Creating the SMTP monitor Next, we create the SMTP monitor for the Mail Transfer Agent devices.

To create the SMTP health monitor 1. On the Main tab, expand Local Traffic, click Monitors and then click the Create button. The New Monitor screen opens. 2. In the Name box, type a name for the Monitor. In our example, we type zimbra-SMTP. 3. From the Type list, select SMTP. For advanced configuration options, from the Configuration list, select Advanced. 4. In the Configuration section, in the Interval and Timeout boxes, type an Interval and Timeout. In our example, we use a Interval of 30 and a Timeout of 91. 5. In the Domain box, type the domain name you want the monitor to check. In our example we type smtp.zimbra.example.com. 6. All other settings are optional, configure as applicable. 7. Click the Finished button.

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Deploying the BIG-IP LTM with the Zimbra Open Source Email and Collaboration Suite

Creating the LDAP monitor The next monitor we create is an LDAP monitor.

To create the LDAP health monitor 1. On the Main tab, expand Local Traffic, click Monitors and then click the Create button. The New Monitor screen opens. 2. In the Name box, type a name for the Monitor. In our example, we type zimbra-LDAP. 3. From the Type list, select LDAP. 4. In the Configuration section, in the Interval and Timeout boxes, type an Interval and Timeout. In our example, we use a Interval of 30 and a Timeout of 91. 5. In the Base box, type a base. The base specifies the location in the LDAP tree from which the monitor starts the health check. In our example, we type dc=zimbra, dc=example,dc=com. 6. In the Filter box, type a filter. The filter specifies an LDAP key for which the monitor searches. We recommend uid=%{Stripped-User-Name:-%{User-Name}} 7. Leave all other settings at the defaults (see Figure 4, on page 9). 8. Click the Finished button. 9. Optional: If you are not using the BIG-IP LTM to offload SSL, repeat this procedure to create an LDAPS monitor, with the following additions: • Give the monitor a unique name. • From the Configuration list, select Advanced. • From the Security list, select SSL or TLS, whichever method is appropriate for your configuration For a complete guide on best practices for LDAP monitoring, see http://support.f5.com/kb/en-us/solutions/public/9000/300/sol9311.html?sr=10491565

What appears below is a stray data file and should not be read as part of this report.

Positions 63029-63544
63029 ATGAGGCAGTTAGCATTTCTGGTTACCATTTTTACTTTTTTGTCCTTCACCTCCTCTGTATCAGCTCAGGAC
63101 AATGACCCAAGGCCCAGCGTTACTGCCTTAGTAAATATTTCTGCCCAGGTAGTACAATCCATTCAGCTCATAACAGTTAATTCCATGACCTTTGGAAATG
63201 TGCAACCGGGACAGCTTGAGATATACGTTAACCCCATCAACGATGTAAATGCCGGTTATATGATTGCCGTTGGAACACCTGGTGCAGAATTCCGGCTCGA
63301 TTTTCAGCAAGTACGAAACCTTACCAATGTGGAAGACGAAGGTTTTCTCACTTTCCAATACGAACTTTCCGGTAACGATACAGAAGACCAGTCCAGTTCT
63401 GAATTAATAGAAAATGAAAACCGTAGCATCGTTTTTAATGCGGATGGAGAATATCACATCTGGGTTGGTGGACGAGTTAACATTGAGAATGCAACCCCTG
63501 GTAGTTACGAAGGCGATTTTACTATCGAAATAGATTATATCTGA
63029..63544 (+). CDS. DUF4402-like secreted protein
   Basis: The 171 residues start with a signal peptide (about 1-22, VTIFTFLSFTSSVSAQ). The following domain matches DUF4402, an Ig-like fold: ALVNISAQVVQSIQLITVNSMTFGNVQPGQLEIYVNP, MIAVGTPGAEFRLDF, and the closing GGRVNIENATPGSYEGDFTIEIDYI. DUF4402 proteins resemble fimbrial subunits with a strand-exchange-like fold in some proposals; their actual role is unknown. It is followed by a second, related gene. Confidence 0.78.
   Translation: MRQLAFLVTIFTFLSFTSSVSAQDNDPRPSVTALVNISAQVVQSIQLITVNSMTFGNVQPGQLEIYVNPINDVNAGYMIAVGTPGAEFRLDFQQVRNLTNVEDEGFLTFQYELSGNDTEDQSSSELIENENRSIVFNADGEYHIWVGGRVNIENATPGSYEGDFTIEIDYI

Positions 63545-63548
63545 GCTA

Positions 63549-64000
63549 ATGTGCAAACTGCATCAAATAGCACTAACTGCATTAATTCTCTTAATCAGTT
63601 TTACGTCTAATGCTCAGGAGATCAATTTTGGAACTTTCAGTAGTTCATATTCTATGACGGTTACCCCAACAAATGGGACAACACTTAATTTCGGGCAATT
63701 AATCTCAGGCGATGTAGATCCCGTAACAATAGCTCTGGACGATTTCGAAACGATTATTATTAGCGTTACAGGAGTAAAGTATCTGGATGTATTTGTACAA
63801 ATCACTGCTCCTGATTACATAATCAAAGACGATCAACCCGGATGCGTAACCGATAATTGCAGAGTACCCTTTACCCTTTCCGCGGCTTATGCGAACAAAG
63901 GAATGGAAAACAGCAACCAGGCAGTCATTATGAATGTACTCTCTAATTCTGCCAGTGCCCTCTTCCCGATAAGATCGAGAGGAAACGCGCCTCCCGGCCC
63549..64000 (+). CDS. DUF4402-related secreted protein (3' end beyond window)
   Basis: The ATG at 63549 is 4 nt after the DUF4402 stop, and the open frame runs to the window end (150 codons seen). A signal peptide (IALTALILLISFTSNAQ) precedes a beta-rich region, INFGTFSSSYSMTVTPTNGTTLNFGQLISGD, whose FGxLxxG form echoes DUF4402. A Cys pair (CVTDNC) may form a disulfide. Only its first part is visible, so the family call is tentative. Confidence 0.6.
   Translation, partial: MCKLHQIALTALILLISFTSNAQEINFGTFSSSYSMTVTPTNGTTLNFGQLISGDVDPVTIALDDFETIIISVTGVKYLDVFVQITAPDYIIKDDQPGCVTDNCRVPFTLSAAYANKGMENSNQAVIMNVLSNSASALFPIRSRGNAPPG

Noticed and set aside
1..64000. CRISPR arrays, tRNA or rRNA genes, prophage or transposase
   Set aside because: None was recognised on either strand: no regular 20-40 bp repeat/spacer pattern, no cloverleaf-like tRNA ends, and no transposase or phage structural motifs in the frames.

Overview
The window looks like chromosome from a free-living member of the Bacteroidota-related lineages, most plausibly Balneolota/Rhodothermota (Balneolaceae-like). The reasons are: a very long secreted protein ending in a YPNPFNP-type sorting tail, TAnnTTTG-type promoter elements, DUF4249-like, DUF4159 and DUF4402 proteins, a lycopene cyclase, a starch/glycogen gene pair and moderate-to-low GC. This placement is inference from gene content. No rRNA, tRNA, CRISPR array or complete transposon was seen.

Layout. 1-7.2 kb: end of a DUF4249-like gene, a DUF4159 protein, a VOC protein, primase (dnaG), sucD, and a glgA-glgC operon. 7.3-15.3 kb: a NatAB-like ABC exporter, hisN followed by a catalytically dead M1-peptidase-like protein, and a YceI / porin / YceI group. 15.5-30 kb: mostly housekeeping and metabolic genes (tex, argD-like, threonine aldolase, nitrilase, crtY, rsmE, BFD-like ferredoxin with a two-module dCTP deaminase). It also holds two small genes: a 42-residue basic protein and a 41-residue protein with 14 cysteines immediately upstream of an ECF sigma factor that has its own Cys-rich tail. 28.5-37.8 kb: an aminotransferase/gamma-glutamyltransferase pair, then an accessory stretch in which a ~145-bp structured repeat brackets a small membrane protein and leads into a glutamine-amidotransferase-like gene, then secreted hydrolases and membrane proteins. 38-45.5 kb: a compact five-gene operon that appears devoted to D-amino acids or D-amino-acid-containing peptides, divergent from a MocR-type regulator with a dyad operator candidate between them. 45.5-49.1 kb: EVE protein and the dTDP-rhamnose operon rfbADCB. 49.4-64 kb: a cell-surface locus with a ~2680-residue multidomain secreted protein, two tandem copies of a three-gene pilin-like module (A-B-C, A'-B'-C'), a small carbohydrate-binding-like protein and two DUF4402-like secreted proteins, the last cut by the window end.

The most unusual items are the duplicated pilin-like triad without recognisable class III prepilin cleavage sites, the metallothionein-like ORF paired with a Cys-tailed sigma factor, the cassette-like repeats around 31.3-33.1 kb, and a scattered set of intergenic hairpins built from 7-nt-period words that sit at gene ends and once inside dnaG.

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Figure 4 LDAP monitor configuration

Creating a TCP monitor (optional) The final monitor we create in this configuration is a basic TCP monitor that is used if you are not using the BIG-IP to offload SSL/TLS. Only create this monitor if you are not using the BIG-IP LTM to offload SSL/TLS.

To create the TCP health monitor 1. On the Main tab, expand Local Traffic, click Monitors and then click the Create button. The New Monitor screen opens. 2. In the Name box, type a name for the Monitor. In our example, we type zimbra-TCP. 3. From the Type list, select TCP. 4. In the Configuration section, in the Interval and Timeout boxes, type an Interval and Timeout. In our example, we use a Interval of 30 and a Timeout of 91. 5. Modify any of the other settings as applicable for your configuration. In our example, we leave the defaults. 6. Click Finished. This completes the health monitor configuration.

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Deploying the BIG-IP LTM with the Zimbra Open Source Email and Collaboration Suite

Creating the pools In this section, we create the load balancing pools. Tip

Before creating the pools, you should know if you are going to offload SSL on the BIG-IP system. If you are offloading SSL, you do not need to create separate pools for services like IMAPS and POP3S.

Creating the HTTP pool The first pool we create is for the HTTP members.